If his assets rise, the couple will put more money in 529s to keep below the limit, Foster said. “We can just toggle it,” she said.

Creating a lasting education fund for your family. Former fighter pilot Brian O’Neill of Niceville, Fla., retired from the Air Force last year as a colonel. He and his wife managed to save more than $500,000 in 529 accounts funded by military pilot bonuses, regular annual contributions, and gifts from relatives.

He has a daughter going to college in 2022, but she probably won’t touch the 529 plan money. Her college may be paid by GI Bill benefits, which O’Neill has the right to pass on to his child, or she may tap a Florida scholarship if she goes to a state school. He has a second daughter, but he thinks she’ll end up spending only a small portion of the money.

O’Neill predicts his 529 accounts will eventually grow to more than $1 million. He thinks they will end up funding the education of his grandchildren or even great-grandchildren.

“My thinking is that the money is basically there as a family education endowment,” said O’Neill. “If we need it for a crisis, we can access it. But it’s going to be a generational educational endowment unless the law changes to prevent that.”

If you plan on creating a 529 plan that will last generations, you’ll need to make provisions to transfer the ownership as well. Estate lawyer Andrew Hook of Virginia Beach, Va., has many clients who fund 529 plans for their grandchildren’s education. They usually designate their children as successor owners for these 529s if they die or are incapacitated, Hook says.

All the things 529s can pay for. Congress keeps approving new tax-free uses for this popular savings vehicle. You can now use a 529 to pay for up to $10,000 in student debt.

You can use 529s to pay up to $10,000 a year toward private elementary or high schools. And you can use a variant of a 529 plan to pay for education expenses of special-needs students.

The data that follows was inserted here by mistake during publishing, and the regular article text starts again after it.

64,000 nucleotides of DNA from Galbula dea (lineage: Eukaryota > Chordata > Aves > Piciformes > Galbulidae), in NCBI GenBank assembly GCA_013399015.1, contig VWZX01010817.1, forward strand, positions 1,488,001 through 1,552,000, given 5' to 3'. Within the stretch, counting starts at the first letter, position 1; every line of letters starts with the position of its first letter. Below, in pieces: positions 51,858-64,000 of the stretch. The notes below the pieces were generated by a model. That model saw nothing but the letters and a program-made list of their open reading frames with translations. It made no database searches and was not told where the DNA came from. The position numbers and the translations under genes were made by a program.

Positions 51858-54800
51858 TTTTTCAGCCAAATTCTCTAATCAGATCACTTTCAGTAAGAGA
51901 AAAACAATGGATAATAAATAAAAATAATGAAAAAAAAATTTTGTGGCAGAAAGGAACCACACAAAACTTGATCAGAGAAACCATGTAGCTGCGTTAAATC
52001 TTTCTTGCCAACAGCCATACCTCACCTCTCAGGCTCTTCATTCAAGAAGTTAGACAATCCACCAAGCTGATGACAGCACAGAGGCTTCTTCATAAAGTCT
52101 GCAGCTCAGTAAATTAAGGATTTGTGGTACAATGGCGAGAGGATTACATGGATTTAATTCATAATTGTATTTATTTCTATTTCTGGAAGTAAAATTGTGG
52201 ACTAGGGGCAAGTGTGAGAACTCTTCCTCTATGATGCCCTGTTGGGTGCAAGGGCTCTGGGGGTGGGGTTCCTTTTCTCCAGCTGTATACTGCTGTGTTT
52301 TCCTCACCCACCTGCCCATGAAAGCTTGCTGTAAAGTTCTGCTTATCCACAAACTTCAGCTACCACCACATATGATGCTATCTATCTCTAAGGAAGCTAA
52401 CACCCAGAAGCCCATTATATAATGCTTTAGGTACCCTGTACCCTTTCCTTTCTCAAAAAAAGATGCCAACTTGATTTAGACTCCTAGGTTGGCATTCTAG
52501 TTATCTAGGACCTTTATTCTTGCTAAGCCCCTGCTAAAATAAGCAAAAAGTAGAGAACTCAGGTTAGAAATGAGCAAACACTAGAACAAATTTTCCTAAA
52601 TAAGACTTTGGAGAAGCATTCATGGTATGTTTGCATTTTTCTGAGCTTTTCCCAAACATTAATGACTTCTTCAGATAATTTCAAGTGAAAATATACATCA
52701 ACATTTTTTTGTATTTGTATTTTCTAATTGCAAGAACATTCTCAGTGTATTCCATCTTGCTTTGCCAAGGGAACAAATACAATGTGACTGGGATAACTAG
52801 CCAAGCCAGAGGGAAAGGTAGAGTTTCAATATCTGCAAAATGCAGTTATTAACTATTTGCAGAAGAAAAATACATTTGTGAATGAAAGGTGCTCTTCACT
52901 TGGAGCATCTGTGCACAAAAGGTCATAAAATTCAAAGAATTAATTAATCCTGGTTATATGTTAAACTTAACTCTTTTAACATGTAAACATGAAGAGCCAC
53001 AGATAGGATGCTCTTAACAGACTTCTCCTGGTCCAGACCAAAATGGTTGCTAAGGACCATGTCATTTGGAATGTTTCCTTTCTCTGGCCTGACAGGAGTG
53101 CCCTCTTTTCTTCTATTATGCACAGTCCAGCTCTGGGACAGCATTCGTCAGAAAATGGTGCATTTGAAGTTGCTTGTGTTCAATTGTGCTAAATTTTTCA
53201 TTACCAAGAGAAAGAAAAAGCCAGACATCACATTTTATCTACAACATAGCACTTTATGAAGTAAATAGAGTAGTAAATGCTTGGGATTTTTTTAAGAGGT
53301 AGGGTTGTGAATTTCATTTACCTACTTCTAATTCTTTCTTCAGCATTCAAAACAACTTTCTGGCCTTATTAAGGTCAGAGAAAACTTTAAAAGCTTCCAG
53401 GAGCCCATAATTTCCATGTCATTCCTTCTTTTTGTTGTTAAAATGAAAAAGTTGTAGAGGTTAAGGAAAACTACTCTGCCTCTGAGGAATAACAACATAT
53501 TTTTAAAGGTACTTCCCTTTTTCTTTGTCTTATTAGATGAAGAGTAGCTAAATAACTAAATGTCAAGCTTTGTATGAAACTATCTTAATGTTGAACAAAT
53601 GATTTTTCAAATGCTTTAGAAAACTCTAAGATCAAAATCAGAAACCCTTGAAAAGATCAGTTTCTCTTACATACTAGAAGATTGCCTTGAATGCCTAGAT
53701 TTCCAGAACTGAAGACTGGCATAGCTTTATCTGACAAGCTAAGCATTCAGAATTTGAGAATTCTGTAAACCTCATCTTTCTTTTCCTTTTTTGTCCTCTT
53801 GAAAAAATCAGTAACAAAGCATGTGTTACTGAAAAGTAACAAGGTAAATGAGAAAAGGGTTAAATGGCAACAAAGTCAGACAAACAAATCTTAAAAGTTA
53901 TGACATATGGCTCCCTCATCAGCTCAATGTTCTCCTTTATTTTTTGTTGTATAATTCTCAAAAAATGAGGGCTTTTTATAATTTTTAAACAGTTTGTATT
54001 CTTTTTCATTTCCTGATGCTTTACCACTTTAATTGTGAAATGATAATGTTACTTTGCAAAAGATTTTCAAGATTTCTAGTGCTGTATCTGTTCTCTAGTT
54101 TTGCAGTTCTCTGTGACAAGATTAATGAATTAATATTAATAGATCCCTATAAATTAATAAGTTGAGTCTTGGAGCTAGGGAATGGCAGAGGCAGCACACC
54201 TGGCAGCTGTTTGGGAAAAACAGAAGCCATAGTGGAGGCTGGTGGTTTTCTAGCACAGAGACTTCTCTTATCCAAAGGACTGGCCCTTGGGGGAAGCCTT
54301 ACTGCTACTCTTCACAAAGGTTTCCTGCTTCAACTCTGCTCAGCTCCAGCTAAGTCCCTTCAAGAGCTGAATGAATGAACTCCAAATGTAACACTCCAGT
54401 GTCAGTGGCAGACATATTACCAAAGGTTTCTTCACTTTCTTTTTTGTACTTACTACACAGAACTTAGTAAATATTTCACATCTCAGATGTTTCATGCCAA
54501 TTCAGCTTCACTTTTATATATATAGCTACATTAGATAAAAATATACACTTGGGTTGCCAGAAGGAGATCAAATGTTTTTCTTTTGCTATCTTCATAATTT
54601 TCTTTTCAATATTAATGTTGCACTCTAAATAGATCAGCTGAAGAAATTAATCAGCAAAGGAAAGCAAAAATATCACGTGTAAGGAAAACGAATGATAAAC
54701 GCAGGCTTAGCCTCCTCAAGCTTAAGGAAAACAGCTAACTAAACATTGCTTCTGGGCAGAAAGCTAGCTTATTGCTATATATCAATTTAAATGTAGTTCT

You can use them to take cooking classes, pay for language classes, or train for a new career at accredited institutions.

There is even a special exception if your child is awarded a college scholarship. In that instance, the child may take out money equivalent to the scholarship amount from the 529 without triggering the 10% penalty, but he or she would owe taxes on gains.

Still, some expenses incurred by students don’t pass muster for special status. These include spending on travel, healthcare, and personal expenses.

When to tap your 529 for noneducation expenses. Although you won’t get the same tax savings, 529 plans can make financial sense for nonschool expenses in certain situations.

Suppose you fund a plan for your child, and she ends up not using all of the money for college. In the period right after she graduates and is in a low tax bracket, she could withdraw money and pay taxes on the gains plus the 10% penalty. Considering that the money may have grown tax-deferred in the 529 for a couple of decades, that can still be a good deal.

Likewise, an affluent couple may contribute money to a 529 and then suffer a financial crisis. In that particular year, they may be in a low tax bracket and can take money out of the 529 without paying much in taxes.

Financial advisor Mark Struthers of Minnesota believes more people should tap 529s for noneducation uses. “It’s too bad people get so wrapped up in it being called an education account and that 10% penalty,” he said. “They don’t look under the hood and think it through.”